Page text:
I wanted to point out two excellent Dollhouse posts you should read (after you’ve read all of Maia’s Dollhouse posts here, I mean).
At Asking The Wrong Questions, Abigail discusses the original, unaired pilot episode, “Echo,” and also the unaired “Epitaph One” episode, and what they tell us about Whedon’s intention for the show (before Fox’s executives have at it).
“Echo”‘s emphasis on free will or its absence has the effect of downplaying the sexual aspect of the dollhouse. My biggest problem with the seemingly endless barrage of criticism directed at Dollhouse for allegedly failing to acknowledge that the dolls are being raped is that it seemed fairly clear to me–especially from those episodes intended to move the overarching story forward like “Man on the Street” or “A Spy in the House of Love”–that in the story Whedon was trying to tell sexual rape was merely a specific instance of the greater act of rape being committed against the actives–the rape of their mind, the complete stripping away of their personality and free will.
Via Abigail, I read this excellent post at Tiger Beatdown, which is a feminist defense of Dollhouse.
Whedon has done a lot of shows about magically powerful women and the men who protect them (Buffy had Giles, River had Simon and Mal), which is sweet – hey, at least they aren’t actively seeking to take power away from those women – but also paternalistic and troubling, and in Dollhouse he seems to know and specifically address just how creepy it is. Lots of parallels have been drawn between the “handler,” Boyd, who is a protective father figure to Echo, and Giles, who is a protective father figure to Buffy, and those parallels are correct. However, this time around, Boyd is also directly invested in keeping Echo powerless: he’s the guy in the creepy van, who takes her back to the Dollhouse to have her self taken away once she’s served her purpose, and if she were a whole person, she might not need him at all. The question of whether he loves her enough to help her free herself is continually raised. Paul Ballard, the FBI agent who wants to “save” Echo, is also implicated: a hero, sure, but also weirdly and sexually preoccupied with “saving” a girl he doesn’t know so that she will love him, a person just as involved in projecting his desires onto a blank slate as any Dollhouse client. The show doesn’t steer around that fact. You don’t hate these men – you love them, in fact – but Whedon is far more willing than ever before to implicate them in the oppression that he condemns. He’s toyed with ambiguity and complicity before, but this time around, ambiguity and complicity are what the show is about.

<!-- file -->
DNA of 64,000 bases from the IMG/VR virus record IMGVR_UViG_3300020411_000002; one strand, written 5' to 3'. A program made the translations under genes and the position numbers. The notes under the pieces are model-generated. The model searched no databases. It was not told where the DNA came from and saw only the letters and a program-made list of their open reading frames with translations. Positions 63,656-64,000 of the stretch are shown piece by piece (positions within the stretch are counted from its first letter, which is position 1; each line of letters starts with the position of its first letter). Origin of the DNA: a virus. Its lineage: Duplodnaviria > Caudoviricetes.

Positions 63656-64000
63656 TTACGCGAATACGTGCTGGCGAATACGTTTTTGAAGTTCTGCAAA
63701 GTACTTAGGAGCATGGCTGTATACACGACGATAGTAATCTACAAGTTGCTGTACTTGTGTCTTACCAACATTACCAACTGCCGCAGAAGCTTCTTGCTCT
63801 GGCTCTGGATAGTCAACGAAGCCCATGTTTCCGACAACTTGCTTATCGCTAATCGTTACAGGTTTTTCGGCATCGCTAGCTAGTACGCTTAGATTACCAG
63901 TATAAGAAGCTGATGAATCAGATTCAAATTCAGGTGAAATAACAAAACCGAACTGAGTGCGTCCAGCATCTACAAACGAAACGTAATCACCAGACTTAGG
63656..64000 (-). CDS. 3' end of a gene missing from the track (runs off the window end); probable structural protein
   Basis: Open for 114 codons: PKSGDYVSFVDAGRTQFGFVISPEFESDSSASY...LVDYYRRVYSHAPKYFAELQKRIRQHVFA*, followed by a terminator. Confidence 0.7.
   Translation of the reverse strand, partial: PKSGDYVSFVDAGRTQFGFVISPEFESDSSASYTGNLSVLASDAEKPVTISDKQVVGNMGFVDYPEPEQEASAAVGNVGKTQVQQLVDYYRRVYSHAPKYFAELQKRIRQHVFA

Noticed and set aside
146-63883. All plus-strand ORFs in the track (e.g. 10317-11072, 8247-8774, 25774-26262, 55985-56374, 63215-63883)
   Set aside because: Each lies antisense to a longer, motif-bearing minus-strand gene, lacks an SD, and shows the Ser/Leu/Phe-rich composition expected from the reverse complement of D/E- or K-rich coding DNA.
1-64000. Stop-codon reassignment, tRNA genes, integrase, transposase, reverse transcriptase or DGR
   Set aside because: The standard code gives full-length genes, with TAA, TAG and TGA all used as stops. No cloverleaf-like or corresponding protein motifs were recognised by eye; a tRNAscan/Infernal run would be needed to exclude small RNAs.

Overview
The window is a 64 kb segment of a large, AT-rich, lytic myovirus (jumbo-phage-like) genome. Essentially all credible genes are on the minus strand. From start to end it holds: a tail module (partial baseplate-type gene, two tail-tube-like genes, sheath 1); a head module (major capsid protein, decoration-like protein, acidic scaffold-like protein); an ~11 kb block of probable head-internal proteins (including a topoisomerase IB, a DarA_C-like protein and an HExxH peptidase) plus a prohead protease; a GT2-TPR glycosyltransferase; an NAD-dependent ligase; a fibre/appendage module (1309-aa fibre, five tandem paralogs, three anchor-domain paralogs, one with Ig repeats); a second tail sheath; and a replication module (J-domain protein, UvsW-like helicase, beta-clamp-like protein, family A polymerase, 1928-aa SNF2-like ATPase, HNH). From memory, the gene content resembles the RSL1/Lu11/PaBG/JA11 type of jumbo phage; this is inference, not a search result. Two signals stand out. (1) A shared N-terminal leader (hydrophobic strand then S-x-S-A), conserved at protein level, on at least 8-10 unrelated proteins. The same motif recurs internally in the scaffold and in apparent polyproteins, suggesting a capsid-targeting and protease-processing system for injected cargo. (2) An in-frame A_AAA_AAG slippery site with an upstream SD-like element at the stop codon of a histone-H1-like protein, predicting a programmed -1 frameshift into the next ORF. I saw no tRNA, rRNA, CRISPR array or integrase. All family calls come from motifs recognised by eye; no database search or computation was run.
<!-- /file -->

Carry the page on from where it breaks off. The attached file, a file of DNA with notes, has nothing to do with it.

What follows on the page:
Because then, there’s Topher, the programmer, who is responsible for constructing the artificial personalities and implanting them in the dolls, who is a dorky blonde guy just like Whedon and who speaks in distinctly Whedonian cadences and lines, and who we are encouraged to dislike more than almost anyone else in the series. What you hear, when you hear Topher speaking about how difficult it is to construct a believable personality, how all of his creations have to be full and nuanced and have reasons for how they behave, how achievement is fueled by lack and he gave her asthma because that made her a more complete person and blah blah blah, is noted feminist auteur Joss Whedon reflecting, very consciously and very obviously, on his life’s work – hiring gorgeous women and making them into who he wants them to be – and saying that sometimes, he feels kind of icky about it.
Dollhouse is interesting on all these levels, and Sady’s defense of Dollhouse is the most convincing defense I’ve read.
But I still think the show is, on the whole, kind of a failure. Fascinating themes are set up, but not stuck with and sometimes pointlessly undermined, replaced by boring cliches. For example, Sady is right that the character of Paul, in season one, is a brilliant and vicious critique of the male rescuer-hero. So why did they completely undermine that in the season finale, letting Paul become a conventional, and boring, heroic figure?
And no matter who’s fault it is (Fox’s or Joss’s), it’s impossible to ignore that too many Dollhouse episodes are not just filler, but extremely conventional filler.
Still, even though it’s a failure, it’s an interesting failure, which for me makes it TV worth watching. I’m looking forward to season 2.